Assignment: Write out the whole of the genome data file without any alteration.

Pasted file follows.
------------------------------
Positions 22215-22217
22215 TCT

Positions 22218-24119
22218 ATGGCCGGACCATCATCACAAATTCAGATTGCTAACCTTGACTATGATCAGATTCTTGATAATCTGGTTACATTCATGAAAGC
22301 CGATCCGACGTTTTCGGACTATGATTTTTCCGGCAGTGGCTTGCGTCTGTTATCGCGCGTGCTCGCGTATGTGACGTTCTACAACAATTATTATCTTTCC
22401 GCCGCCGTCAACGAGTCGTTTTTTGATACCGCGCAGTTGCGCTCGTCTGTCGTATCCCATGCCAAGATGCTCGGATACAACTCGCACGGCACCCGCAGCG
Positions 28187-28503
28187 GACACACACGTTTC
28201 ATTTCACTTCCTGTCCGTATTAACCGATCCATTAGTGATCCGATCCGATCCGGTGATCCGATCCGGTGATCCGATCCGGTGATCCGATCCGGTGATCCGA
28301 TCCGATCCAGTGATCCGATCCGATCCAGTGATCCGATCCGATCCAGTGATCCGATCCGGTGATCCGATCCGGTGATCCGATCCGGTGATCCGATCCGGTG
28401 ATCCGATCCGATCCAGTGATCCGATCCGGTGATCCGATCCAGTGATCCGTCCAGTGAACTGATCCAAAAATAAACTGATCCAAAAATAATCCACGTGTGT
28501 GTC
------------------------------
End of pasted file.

Positions 22215-22217
22215 TCT

Positions 22218-24119
22218 ATGGCCGGACCATCATCACAAATTCAGATTGCTAACCTTGACTATGATCAGATTCTTGATAATCTGGTTACATTCATGAAAGC
22301 CGATCCGACGTTTTCGGACTATGATTTTTCCGGCAGTGGCTTGCGTCTGTTATCGCGCGTGCTCGCGTATGTGACGTTCTACAACAATTATTATCTTTCC
22401 GCCGCCGTCAACGAGTCGTTTTTTGATACCGCGCAGTTGCGCTCGTCTGTCGTATCCCATGCCAAGATGCTCGGATACAACTCGCACGGCACCCGCAGCG
Positions 28187-28503
28187 GACACACACGTTTC
28201 ATTTCACTTCCTGTCCGTATTAACCGATCCATTAGTGATCCGATCCGATCCGGTGATCCGATCCGGTGATCCGATCCGGTGATCCGATCCGGTGATCCGA
28301 TCCGATCCAGTGATCCGATCCGATCCAGTGATCCGATCCGATCCAGTGATCCGATCCGGTGATCCGATCCGGTGATCCGATCCGGTGATCCGATCCGGTG
28401 ATCCGATCCGATCCAGTGATCCGATCCGGTGATCCGATCCAGTGATCCGTCCAGTGAACTGATCCAAAAATAAACTGATCCAAAAATAATCCACGTGTGT
28501 GTC